EID board majority cut costs


Alan Day wrote strongly recently about his objections to an EID board action, accepting updates to EID’s agreement with its employees. What he didn’t say is that the updates decrease EID’s costs and did not involve merit raises. He argued that existence of merit raises was a reason to avoid the cost-cutting actions that were supported by EID’s staff (77 percent of employees) the four other directors. On this agenda item, Director Day voted against cutting costs.

The measure before the EID board was to adopt updates to the agreement with employees, already negotiated with employee representatives and approved by 77 percent of employees. These were mainly to implement provisions of 2012 Assembly Bill 340, the Public Employee Pension Reform Act in order to accelerate corresponding cost reductions. Those changes are independent of the reason Director Day cited for opposition.

Here’s a simplified summary of what the measure adopted by the board actually did: (1) Reduce future pension liability by shifting retirement age from 55 to 62; (2) Accelerate adoption of a PEPRA year-2018 standard for 50/50 pension cost sharing between employees and public agencies; (3) Change employee and retiree cost sharing of health benefits, to reduce employer-paid costs; (4) replace a fixed 1 percent annual increase with a variable COLA, limited to 0 percent to 2 percent; (5) Extend theagreement between EID and its employees to 2016. The prior agreement was due to expire at the end of this year.

EID staff estimated this set of changes will save $325,000 in 2013, then $700,000 in each following year through 2016. Director Day said his own estimate was “only” $274,000 per year in cost reductions. Either way, it’s a substantial cost cut.

Director Day’s complaint is merit raises. If he’d  like to discuss merit raise policy, let’s have that discussion, but it wasn’t the board’s business on Feb. 25. Let’s be perfectly clear about that case: It was EID staff and the four other directors who planned, negotiated and adopted a very substantial cost cut. They acted in our best interests Alan Day opposed our interests by voting to keep costs higher.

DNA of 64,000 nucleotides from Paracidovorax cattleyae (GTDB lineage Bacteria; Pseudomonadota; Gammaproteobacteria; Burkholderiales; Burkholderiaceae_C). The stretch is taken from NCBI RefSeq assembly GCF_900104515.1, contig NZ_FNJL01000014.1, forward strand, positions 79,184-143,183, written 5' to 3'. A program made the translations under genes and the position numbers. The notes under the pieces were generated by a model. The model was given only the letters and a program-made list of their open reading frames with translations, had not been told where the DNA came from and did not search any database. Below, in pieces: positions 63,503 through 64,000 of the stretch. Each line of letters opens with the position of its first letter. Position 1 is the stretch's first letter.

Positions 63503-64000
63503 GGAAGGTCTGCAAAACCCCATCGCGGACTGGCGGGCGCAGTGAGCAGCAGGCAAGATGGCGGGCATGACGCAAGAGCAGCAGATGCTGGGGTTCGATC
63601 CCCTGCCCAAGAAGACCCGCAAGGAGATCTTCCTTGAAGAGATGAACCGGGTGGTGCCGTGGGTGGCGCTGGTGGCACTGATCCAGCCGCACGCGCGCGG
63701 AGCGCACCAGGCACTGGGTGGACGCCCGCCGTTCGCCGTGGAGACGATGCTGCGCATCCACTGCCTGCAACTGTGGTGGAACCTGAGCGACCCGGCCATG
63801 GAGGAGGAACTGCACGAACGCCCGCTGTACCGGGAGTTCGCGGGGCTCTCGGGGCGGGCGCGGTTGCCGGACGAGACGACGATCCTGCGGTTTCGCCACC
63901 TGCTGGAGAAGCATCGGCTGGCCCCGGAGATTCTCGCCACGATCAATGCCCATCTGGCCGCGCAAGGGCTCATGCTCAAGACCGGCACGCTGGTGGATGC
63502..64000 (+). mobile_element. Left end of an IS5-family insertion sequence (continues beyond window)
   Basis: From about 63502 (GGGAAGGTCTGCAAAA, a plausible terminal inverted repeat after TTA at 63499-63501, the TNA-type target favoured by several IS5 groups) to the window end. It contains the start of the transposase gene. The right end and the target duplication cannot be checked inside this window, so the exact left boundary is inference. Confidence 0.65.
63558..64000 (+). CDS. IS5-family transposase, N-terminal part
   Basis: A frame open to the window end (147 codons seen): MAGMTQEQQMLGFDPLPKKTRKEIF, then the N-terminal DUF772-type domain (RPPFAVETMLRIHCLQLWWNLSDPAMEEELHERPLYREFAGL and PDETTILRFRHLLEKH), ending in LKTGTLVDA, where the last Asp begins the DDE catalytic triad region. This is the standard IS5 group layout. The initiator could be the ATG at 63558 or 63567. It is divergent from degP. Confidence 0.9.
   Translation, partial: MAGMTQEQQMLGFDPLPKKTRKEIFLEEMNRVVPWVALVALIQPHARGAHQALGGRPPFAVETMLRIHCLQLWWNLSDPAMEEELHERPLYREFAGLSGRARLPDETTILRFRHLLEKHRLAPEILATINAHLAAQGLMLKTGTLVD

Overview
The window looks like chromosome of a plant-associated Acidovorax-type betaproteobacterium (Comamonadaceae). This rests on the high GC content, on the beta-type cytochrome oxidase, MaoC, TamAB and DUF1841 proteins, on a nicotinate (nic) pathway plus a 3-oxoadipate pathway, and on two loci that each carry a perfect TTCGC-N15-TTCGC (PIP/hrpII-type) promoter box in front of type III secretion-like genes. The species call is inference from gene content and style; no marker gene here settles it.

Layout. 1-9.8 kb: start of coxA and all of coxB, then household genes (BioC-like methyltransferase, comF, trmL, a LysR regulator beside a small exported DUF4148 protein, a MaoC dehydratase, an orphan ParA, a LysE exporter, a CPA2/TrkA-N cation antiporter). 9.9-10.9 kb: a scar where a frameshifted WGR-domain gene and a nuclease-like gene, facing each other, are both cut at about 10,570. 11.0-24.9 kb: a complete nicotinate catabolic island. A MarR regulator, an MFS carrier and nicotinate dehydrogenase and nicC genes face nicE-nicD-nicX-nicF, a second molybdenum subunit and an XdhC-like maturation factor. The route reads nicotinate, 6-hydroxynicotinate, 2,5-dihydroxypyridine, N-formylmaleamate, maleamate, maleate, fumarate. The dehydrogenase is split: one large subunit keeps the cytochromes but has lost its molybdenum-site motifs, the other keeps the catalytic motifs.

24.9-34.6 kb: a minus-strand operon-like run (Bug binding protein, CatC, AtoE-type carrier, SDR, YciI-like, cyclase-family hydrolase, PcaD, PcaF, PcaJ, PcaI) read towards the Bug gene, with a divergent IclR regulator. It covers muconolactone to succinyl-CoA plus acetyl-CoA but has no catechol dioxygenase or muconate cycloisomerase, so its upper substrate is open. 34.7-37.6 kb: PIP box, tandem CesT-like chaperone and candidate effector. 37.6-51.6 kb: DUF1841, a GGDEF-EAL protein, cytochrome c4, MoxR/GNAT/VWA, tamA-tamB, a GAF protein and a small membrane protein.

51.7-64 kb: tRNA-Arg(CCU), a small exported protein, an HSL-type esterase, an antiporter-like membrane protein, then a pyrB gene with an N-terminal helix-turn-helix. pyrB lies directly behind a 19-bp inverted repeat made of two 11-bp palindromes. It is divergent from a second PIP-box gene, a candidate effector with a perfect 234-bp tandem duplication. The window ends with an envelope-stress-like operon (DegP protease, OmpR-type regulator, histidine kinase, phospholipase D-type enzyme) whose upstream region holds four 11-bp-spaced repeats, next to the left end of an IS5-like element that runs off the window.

Paul Raveling
El Dorado Hills

This story falls on page "5"
Posted by on Mar 24 2013.
Last Login:
Filed under Letters to the Editor. You can follow any responses to this entry through the RSS 2.0. Both comments and pings are currently closed.

7 Comments for “EID board majority cut costs”

DAILYREPUBLIC.com does not necessarily condone the comments here, nor does it review every post. Read our full policy.

  1. Paul Raveling mindlessly parrots all EID’s claims of cost savings (which now cumulatively exceed $25 million since 2009 according to GM Jim Abercrombie’s imaginative self- accounting). Yet Raveling somehow doesn’t believe the reality of his EID water bills, rates for which have surged 18%, 15%, 15% and 11% in 2010, 2011, 2012 and 2013. And with next year’s already-Board approved 11% rate hike Raveling undoubtedly again will tell us how EID saved another chunk of money. In November, two EID Director incumbents (along with Raveling) best get ready for a rude awakening as to how EID ratepayer voters are keeping score.

  2. Baloney.

    My response was slow because I check facts instead of substituting fantasies. I’ll back up some of these details within a few days by posting a few new graphs on sierrafoot.org, plus the Excel spreadsheets summarizing my utility bills. EID is my cheapest utility, accounting for about 19% of my total utility cost. Water, Fixeid’s current favorite for cherry-picking rates, is the cheapest component — about 8% of my utility costs.

    Mr. Prada especially should recognize that I don’t obsess over EID as he seems to. Expect whatever I write to be slow to appear but we’ll researched

  3. What is this guy Raveling babbling about? Who cares what his utility bills are?

  4. P.S. about Greg Prada’s comment:

    I posted my utility bill data because it IS reality: This is what my household actually paid. Look to Cameron Park if you’d like to see fabrications.

  5. Fly on the Wall

    I guess the EID board is blissfully unaware of how angry – and broke – ratepayers are. When bills have doubled in the last three years and more rate increases are on their way, it’s difficult to believe that the board has done ratepayers any favors. Perhaps they will wake up when the abused ratepayers vote in November to replace the two incumbents.

  6. Fly on the Wall

    PS No wonder EID has PR people on staff.
    PSS The PR people are doing a horrible job.
    PPSS The ratepayers are paying for the PR people, who are doing a horrible job, to tell the ratepayers what a great job the EID is doing.
    PPSSS I vote to relieve the PR people of their responsibilities and save the ratepayers some money. Now THAT would be some good PR.

Comments are closed

Recently Commented

  • Diane Orciuoli: Well written Ann, Thank you for speaking up! I agree with you 100%.
  • James Scott: This article was the first I’d heard about this and it boggled my mind that there was actually a...
  • Veronica Spires: We love the Blue Oak Montessori program! I am a teacher by profession (not at Blue Oak since I have...
  • Ian Wyatt: We met with the David and Jackie and we are informed that Blue Oak is not over-crowded and that the...
  • yvonne morris: I’ve seen many local kids using this trail for their bikes. They’ve always been nice and...